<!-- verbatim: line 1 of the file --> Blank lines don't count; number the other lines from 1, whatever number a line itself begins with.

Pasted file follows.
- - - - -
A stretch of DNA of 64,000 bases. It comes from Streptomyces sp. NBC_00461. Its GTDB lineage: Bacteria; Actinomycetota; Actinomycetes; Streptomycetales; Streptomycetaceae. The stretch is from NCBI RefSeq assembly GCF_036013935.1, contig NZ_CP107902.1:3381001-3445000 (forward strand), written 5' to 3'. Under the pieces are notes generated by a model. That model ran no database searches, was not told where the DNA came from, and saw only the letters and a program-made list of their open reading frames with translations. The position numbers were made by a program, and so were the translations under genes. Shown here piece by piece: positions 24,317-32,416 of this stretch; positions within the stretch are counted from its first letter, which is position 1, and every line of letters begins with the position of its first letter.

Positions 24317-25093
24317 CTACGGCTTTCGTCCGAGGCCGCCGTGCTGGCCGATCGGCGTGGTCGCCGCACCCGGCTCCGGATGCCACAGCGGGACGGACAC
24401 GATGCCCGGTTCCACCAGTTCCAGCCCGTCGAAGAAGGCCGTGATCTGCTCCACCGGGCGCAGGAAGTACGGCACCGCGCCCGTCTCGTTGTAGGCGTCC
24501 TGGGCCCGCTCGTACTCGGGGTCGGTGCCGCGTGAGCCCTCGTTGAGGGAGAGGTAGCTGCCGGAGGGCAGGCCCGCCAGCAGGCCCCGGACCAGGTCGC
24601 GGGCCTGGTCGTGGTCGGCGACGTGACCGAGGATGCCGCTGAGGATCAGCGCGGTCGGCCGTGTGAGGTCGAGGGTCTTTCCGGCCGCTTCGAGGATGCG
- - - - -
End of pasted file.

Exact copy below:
A stretch of DNA of 64,000 bases. It comes from Streptomyces sp. NBC_00461. Its GTDB lineage: Bacteria; Actinomycetota; Actinomycetes; Streptomycetales; Streptomycetaceae. The stretch is from NCBI RefSeq assembly GCF_036013935.1, contig NZ_CP107902.1:3381001-3445000 (forward strand), written 5' to 3'. Under the pieces are notes generated by a model. That model ran no database searches, was not told where the DNA came from, and saw only the letters and a program-made list of their open reading frames with translations. The position numbers were made by a program, and so were the translations under genes. Shown here piece by piece: positions 24,317-32,416 of this stretch; positions within the stretch are counted from its first letter, which is position 1, and every line of letters begins with the position of its first letter.